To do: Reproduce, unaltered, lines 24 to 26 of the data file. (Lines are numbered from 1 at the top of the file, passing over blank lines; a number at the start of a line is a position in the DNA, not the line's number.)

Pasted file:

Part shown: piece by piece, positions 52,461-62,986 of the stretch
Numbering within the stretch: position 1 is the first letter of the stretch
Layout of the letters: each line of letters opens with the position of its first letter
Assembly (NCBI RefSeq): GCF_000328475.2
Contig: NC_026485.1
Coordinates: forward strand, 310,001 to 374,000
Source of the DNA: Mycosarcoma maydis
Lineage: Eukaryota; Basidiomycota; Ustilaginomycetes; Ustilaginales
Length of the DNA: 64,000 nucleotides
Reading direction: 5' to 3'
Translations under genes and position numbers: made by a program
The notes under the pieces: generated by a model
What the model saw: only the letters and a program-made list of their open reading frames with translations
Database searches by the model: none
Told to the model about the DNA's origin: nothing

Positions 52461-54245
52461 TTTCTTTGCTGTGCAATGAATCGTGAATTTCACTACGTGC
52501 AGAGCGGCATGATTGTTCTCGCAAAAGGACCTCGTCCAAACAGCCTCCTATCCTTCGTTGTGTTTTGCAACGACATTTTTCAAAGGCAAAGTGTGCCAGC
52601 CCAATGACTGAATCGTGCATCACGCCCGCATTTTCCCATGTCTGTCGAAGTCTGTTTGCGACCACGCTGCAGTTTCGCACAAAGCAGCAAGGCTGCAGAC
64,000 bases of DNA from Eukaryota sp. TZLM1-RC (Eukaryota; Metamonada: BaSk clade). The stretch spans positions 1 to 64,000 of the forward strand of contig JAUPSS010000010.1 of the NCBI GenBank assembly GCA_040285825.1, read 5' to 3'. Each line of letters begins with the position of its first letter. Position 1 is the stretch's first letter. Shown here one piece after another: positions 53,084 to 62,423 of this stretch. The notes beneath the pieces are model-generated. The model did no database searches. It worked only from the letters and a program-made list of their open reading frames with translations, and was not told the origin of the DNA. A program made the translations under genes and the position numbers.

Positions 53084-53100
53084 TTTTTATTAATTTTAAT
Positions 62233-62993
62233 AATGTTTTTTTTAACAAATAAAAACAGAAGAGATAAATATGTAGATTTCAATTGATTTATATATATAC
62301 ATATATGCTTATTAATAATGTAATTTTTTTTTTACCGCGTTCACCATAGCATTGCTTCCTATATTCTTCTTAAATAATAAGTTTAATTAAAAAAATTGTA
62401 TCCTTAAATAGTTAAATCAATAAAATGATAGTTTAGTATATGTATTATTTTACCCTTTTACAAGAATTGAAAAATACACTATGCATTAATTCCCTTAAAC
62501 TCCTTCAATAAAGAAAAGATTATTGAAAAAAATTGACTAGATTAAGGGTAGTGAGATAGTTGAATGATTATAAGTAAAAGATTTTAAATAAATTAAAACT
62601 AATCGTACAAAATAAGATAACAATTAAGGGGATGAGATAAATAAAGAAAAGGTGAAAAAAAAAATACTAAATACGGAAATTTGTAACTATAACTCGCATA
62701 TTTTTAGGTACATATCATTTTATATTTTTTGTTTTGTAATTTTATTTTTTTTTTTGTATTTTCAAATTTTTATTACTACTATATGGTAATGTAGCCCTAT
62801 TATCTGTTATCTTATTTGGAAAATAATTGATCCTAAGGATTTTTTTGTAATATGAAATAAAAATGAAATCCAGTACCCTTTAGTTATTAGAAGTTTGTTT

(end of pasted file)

62233 AATGTTTTTTTTAACAAATAAAAACAGAAGAGATAAATATGTAGATTTCAATTGATTTATATATATAC
62301 ATATATGCTTATTAATAATGTAATTTTTTTTTTACCGCGTTCACCATAGCATTGCTTCCTATATTCTTCTTAAATAATAAGTTTAATTAAAAAAATTGTA
62401 TCCTTAAATAGTTAAATCAATAAAATGATAGTTTAGTATATGTATTATTTTACCCTTTTACAAGAATTGAAAAATACACTATGCATTAATTCCCTTAAAC